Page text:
One of the really beneficial things to understand when preparing to get ahead is to start. A plan and a strategy help. Get some tips on how to present or get a coach and prepare. Here are some simple effective Laws of Power from author Robert Greene. Many are based on the findings in Machiavelli’s The Prince, a sixteenth century political treatise that’s given its author an unduly bad name.

Make the role and the work yours – never step into someone else’s shadow

The end justifies the means, so plan for the end

Develop your personal brand and market it

Hold your tongue, still waters can appear to run deep and they are intimidating

If you want help, appeal to the self-interest of others. For you to win, let them think they have won.

There are other ways forward. For example: building relationships and fostering diversity of thought and action in teams are both proving themselves to be of great benefit to business and society. A genuine appreciation of the attachment styles people exhibit at work can help manage diverse teams, successfully.

Attachment theory has been described as “an innate psychological system that accounts for why and how people seek support from others” (Attachment theory at work: A review and directions for future research by J Yip.)

Very simply, there are four attachment styles: secure; dismissive/avoidant; preoccupied/anxious; disorganised fearful. You will have a predominant style and so will each of the people with who you work, including managers, leaders, etc. The point is: each person’s attachment style brings with it certain behavioural traits. One of the ways to get ahead is to determine what traits are at play and manage them in people. Don’t forget to acknowledge your own style and manage your own traits in relation to those who are in charge of your wellbeing at work.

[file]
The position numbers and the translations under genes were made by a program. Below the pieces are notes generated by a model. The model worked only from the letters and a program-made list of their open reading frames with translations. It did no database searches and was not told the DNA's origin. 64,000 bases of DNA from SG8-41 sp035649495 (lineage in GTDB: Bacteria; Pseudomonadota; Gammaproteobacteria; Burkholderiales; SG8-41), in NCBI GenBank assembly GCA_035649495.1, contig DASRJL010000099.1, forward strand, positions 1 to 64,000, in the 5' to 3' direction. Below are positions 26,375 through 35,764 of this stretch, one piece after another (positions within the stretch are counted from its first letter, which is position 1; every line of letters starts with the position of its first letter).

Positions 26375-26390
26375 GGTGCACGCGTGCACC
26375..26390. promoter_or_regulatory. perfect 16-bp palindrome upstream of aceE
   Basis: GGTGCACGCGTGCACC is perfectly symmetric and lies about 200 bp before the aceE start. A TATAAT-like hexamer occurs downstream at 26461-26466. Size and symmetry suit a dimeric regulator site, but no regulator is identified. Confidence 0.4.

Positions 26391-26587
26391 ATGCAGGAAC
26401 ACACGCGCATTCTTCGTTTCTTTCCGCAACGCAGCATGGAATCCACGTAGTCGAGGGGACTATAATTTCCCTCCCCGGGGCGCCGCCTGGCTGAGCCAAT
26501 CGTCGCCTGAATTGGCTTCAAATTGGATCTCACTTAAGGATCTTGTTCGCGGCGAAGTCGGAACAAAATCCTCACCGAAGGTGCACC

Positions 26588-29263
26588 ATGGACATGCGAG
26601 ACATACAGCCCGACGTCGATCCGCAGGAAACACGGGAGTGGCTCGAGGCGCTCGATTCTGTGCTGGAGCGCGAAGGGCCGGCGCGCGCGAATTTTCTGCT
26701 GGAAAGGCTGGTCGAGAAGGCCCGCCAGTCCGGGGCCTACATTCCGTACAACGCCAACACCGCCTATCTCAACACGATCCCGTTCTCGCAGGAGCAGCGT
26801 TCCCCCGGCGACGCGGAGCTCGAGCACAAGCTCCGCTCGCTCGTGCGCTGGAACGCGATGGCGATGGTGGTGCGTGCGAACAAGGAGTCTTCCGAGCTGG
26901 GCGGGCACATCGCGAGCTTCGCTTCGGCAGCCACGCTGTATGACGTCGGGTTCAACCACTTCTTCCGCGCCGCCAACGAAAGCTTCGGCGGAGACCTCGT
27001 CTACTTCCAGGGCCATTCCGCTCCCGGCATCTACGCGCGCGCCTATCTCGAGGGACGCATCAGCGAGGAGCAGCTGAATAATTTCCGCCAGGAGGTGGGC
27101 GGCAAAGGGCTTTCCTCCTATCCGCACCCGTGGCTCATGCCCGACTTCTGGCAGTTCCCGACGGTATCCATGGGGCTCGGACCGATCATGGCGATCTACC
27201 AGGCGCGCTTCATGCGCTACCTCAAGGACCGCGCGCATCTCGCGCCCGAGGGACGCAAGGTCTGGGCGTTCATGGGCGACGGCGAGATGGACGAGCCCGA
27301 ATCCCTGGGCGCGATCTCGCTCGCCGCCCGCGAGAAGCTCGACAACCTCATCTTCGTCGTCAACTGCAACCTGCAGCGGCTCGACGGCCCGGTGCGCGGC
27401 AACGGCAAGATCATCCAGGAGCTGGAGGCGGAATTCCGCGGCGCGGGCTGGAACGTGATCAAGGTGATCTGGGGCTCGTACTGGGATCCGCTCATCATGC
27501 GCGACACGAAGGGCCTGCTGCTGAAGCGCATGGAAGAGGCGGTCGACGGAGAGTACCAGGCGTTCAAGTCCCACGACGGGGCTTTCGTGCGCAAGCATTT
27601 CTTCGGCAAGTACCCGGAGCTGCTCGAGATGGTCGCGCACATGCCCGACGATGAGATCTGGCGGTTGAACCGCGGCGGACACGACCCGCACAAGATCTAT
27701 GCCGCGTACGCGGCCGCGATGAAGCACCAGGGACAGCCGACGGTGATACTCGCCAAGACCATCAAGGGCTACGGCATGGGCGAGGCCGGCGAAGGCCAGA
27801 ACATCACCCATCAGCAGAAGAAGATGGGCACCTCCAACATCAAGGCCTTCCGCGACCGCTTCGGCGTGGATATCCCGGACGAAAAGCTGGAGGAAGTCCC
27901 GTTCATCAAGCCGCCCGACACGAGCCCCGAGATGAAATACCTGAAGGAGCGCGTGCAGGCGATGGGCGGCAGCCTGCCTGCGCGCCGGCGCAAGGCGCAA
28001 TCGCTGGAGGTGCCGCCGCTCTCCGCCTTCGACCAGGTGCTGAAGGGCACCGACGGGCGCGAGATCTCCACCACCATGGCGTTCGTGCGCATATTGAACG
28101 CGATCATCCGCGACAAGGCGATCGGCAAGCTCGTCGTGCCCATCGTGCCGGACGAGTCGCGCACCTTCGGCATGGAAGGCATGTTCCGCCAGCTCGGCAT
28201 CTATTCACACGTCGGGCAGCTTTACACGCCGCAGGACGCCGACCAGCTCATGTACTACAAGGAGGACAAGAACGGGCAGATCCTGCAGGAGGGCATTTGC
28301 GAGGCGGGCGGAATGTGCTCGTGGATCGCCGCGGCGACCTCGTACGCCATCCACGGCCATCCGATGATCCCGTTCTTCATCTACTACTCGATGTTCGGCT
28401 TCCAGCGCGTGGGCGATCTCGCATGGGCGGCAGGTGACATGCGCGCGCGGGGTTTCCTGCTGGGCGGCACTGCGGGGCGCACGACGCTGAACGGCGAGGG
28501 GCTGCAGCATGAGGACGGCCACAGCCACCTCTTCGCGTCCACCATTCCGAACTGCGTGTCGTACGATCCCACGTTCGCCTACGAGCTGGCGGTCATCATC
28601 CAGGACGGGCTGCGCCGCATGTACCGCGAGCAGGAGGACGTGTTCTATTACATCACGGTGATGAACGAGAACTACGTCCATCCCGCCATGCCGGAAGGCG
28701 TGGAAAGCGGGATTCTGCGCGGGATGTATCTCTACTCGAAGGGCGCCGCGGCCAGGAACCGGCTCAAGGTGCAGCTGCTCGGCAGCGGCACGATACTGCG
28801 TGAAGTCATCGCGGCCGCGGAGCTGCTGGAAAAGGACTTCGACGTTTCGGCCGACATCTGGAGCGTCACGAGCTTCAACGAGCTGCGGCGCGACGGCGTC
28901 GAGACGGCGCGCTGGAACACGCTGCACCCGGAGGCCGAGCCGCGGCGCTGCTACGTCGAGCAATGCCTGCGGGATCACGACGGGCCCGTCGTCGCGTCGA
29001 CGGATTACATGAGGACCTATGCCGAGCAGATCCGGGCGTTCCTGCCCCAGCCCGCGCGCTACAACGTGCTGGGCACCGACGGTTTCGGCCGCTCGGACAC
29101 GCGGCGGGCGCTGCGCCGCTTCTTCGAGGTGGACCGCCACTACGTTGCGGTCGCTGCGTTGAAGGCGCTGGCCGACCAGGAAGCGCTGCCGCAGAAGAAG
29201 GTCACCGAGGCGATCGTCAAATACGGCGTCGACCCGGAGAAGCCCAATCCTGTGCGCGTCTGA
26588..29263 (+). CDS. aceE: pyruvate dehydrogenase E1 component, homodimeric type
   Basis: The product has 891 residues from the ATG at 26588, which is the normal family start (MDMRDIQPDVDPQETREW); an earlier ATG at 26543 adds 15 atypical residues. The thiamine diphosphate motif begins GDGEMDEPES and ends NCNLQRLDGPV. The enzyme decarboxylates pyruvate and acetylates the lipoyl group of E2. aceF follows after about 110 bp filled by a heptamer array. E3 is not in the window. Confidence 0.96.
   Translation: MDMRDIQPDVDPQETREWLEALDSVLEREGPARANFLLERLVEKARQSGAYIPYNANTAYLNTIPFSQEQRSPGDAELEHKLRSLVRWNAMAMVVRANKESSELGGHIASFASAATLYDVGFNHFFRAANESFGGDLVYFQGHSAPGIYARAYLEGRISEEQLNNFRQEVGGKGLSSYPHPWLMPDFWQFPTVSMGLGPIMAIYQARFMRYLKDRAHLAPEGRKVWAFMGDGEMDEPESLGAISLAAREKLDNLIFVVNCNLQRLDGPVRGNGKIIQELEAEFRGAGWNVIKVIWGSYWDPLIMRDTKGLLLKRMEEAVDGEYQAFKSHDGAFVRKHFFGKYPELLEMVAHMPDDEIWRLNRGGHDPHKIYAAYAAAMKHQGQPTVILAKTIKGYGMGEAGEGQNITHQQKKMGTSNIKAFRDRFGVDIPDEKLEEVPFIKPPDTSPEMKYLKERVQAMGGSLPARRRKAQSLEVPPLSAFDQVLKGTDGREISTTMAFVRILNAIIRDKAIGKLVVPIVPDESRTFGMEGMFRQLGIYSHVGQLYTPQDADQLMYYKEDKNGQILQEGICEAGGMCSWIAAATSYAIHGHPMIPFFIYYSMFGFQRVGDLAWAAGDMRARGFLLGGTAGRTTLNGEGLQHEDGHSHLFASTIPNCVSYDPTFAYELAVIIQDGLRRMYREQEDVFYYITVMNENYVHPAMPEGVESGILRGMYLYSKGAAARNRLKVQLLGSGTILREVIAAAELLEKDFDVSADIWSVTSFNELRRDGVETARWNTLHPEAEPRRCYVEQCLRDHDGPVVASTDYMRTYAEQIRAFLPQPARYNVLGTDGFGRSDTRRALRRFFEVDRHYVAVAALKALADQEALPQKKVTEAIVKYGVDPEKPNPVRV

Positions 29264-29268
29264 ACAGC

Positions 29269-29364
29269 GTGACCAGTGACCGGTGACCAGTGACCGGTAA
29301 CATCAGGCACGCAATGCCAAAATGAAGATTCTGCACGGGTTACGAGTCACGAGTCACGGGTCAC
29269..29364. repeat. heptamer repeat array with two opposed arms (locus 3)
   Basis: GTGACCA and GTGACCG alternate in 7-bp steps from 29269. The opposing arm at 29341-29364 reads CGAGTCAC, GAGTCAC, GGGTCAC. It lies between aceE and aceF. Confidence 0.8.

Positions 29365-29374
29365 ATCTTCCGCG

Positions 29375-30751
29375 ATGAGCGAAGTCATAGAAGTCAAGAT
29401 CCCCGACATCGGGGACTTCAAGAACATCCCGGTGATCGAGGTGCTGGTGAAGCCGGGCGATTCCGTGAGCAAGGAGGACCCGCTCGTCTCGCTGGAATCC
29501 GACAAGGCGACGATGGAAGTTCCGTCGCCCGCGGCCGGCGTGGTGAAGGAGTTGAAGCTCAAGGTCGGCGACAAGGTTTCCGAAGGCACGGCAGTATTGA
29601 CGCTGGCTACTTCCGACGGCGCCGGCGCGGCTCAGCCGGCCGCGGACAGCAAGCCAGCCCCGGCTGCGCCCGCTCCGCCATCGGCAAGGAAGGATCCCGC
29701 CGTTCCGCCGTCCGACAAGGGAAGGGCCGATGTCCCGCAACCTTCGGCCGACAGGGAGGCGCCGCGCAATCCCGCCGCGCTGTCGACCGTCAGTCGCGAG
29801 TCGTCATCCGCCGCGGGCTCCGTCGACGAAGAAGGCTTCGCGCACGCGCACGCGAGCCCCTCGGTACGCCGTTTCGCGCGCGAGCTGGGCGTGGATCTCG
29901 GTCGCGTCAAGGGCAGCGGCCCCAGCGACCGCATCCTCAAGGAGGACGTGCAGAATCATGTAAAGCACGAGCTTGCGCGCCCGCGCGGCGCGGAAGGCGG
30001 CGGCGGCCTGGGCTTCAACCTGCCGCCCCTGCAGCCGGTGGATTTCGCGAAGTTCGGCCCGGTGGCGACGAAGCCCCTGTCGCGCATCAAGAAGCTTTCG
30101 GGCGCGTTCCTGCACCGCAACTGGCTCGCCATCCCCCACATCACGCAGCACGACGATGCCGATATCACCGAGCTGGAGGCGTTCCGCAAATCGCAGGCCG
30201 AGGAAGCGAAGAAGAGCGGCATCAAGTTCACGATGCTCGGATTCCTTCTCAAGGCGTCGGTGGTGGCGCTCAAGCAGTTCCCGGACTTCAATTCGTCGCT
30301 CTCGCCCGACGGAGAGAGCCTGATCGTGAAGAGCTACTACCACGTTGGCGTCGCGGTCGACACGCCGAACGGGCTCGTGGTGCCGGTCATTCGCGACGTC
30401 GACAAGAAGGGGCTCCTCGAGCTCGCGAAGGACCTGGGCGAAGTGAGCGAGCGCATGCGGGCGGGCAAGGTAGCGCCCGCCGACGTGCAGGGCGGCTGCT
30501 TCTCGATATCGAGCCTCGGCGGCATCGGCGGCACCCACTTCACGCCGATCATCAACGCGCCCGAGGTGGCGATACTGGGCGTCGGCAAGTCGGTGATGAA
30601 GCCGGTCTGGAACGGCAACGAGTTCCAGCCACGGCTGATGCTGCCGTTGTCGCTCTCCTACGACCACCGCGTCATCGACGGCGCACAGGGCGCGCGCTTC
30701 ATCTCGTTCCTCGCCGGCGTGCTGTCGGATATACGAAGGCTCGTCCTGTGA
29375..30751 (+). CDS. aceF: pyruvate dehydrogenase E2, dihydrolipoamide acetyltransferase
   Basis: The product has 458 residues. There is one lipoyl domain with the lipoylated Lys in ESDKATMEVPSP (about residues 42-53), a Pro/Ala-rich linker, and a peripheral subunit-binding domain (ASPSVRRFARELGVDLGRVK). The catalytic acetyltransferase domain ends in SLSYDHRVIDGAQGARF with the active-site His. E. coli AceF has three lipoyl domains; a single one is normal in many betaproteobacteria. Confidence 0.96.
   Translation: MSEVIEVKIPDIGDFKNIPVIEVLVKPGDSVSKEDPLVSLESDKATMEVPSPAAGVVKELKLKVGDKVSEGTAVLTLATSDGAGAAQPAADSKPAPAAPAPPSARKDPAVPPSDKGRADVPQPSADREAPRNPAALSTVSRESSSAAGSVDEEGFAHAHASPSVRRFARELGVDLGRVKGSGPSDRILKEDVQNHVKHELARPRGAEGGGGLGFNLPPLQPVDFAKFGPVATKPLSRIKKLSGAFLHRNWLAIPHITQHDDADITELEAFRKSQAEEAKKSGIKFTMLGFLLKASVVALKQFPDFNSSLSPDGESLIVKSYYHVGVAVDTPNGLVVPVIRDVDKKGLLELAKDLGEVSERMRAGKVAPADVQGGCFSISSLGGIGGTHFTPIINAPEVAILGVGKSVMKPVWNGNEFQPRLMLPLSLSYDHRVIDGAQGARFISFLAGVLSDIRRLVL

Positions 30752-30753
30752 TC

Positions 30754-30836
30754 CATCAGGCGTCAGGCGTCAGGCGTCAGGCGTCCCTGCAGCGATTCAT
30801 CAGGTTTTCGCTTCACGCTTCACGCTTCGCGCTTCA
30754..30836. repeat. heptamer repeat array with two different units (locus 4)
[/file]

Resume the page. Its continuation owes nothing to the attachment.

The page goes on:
Believe it or not, but leaders are not always from the secure style. In fact you may come across your fair share of dismissive/avoidant styles, popular in business because this style of leader is seen as a results getter. As the tag indicates a person of this style puts achievement ahead of relationships, has high expectations of others but does not supply the supportive environment in which to meet them.

So what do you do if you are dealing with a manager similar to this? Be cool around them, present data and facts in an organised way. Quell your feelings, because high emotion/anxiety will trigger them.

Get Remarkably Organised

Over the break we had a look at entrepreneur and founder of The Remarkables Group Lorraine Murphy’s new book: Get Remarkably Organised (Hachette Australia, 2018, RRP $29.99).

The secret to success, Lorraine believes, is get organised, declutter your life, set goals, form and keep positive work life habits – foster routines. She has her own take on all this and provides pointers for the reader to follow at the end of each chapter. She also speaks to other successful entrepreneurs about what works for them.

Lorraine (below centre with the Obermeder sisters) says you can feel the benefits of tiny, repeated actions done daily. They put you in control, motivate you and help you feel calmer.

SWIISH And Lorraine Murphy